You now have a decision to make. Turn left to take the Horse Trail, or go straight ahead on an unnamed manway that climbs up, up, up to eventually meet the Noland Divide Trail. Ken and I thought we would explore this manway for a bit since we still had plenty of time. We went up 360 feet in little more than a quarter mile, gasping for air most of the way. Instead of leveling out, this pathway just kept getting steeper and steeper. We decided enough was enough and turned around.

The Deep Creek Horse Trail was up too, but at least on a more modest grade, climbing only 260 feet to the top of the ridge. The forest along the horse trail is another beauty, filled with beech and maple, among the many hardwoods. After topping the ridge you begin descending to a meeting with the Juney Whank Trail.

This Cherokee phrase roughly translates to “place where the bear passes.” Juney Whank Falls is an 80 foot cascade with a foot bridge crossing about half way up. From the bridge you look up for the top half of the falls and down for the bottom. It seems a little whanky, shall we say, to put the bridge right in the middle rather than at the bottom. Oh well, that’s my photographer’s brain working. The good news is the bridge puts you close enough to touch the water.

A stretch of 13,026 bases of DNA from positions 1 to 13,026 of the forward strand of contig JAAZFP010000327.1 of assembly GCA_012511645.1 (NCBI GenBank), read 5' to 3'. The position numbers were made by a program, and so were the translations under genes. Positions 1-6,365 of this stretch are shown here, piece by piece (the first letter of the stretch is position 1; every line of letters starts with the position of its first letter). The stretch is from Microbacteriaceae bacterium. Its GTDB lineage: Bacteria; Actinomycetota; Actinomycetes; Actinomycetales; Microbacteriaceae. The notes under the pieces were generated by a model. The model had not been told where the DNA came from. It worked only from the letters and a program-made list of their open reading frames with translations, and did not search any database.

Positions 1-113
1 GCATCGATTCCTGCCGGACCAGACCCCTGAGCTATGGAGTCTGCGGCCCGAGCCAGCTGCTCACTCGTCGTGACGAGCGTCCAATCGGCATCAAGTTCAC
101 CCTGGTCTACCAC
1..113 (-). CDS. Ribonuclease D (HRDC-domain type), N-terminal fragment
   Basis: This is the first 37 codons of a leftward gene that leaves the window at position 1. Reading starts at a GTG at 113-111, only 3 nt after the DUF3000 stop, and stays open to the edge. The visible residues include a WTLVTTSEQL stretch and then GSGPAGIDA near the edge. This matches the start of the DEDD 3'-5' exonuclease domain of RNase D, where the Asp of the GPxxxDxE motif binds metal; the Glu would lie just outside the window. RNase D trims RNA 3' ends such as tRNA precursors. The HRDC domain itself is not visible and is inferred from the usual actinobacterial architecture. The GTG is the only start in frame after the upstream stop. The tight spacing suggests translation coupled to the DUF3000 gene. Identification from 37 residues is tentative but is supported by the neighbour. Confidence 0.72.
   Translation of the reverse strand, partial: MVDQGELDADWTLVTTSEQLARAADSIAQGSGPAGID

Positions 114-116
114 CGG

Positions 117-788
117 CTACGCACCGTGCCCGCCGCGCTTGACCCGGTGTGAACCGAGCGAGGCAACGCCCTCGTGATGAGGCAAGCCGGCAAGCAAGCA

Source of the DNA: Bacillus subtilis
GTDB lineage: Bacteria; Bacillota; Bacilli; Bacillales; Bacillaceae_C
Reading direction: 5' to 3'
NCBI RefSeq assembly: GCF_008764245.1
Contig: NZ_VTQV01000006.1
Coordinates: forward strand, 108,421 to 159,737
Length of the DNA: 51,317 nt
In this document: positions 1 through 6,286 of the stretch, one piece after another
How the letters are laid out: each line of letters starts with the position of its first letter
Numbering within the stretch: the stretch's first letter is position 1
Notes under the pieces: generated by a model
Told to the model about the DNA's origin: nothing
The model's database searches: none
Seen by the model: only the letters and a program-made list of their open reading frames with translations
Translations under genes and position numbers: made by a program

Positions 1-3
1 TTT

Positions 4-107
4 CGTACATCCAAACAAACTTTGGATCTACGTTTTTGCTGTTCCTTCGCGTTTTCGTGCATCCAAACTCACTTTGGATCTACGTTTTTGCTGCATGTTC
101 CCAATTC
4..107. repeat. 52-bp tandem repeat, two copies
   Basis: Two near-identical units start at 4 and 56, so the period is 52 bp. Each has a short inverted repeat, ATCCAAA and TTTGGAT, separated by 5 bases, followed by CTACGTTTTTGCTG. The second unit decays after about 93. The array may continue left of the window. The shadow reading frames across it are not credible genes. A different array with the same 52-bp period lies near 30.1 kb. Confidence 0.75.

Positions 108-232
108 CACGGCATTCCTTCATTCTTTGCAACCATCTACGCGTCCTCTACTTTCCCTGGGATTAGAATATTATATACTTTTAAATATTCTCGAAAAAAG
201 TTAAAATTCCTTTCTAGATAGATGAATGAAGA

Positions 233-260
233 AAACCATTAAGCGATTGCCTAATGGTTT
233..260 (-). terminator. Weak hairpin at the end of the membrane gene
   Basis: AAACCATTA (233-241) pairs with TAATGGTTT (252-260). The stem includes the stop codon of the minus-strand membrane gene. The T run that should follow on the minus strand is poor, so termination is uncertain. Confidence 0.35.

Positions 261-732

There is a very comfy bench on the foot bridge that made a great place for Ken and I to enjoy lunch and the splashing cascade of the waterfall. As we were almost finished with this hike, it was a fine end to what had been a glorious morning. After nourishing ourselves we continued down Juney Whank Trail the final 0.4 mile back to the trailhead parking area.

In summary, this is a great double loop hike with a little something for everyone. If you’re out for a stroll with the family, there is plenty to do along the creeks, and waterfalls to enjoy. If fitness is your cue, then the climbs on Loop Trail and Horse Trail will fill your bill. These loops offer the best of the Smokies that includes stunning forest, ubiquitous waterways, even grand views of the majestic Great Smoky Mountains. What’s not to like?



This post was created by Jeff Clark. Please feel free to use the sharing icons below, or add your thoughts to the comments. Pack it in, pack it out. Preserve the past. Respect other hikers. Let nature prevail. Leave no trace.


The following are paid links. As an Amazon Associate I earn from qualifying purchases.


  1. Tim Truemper

    I sent friends of mine from Texas on this trail and I believe they did about half (out and back and not a full loop). They thoroughly enjoyed the area. Thanks as always and no reply necessary.

  2. gambolinman

    Nice and beautiful!

Leave a Comment

Your email address will not be published. Required fields are marked *

This site uses Akismet to reduce spam. Learn how your comment data is processed.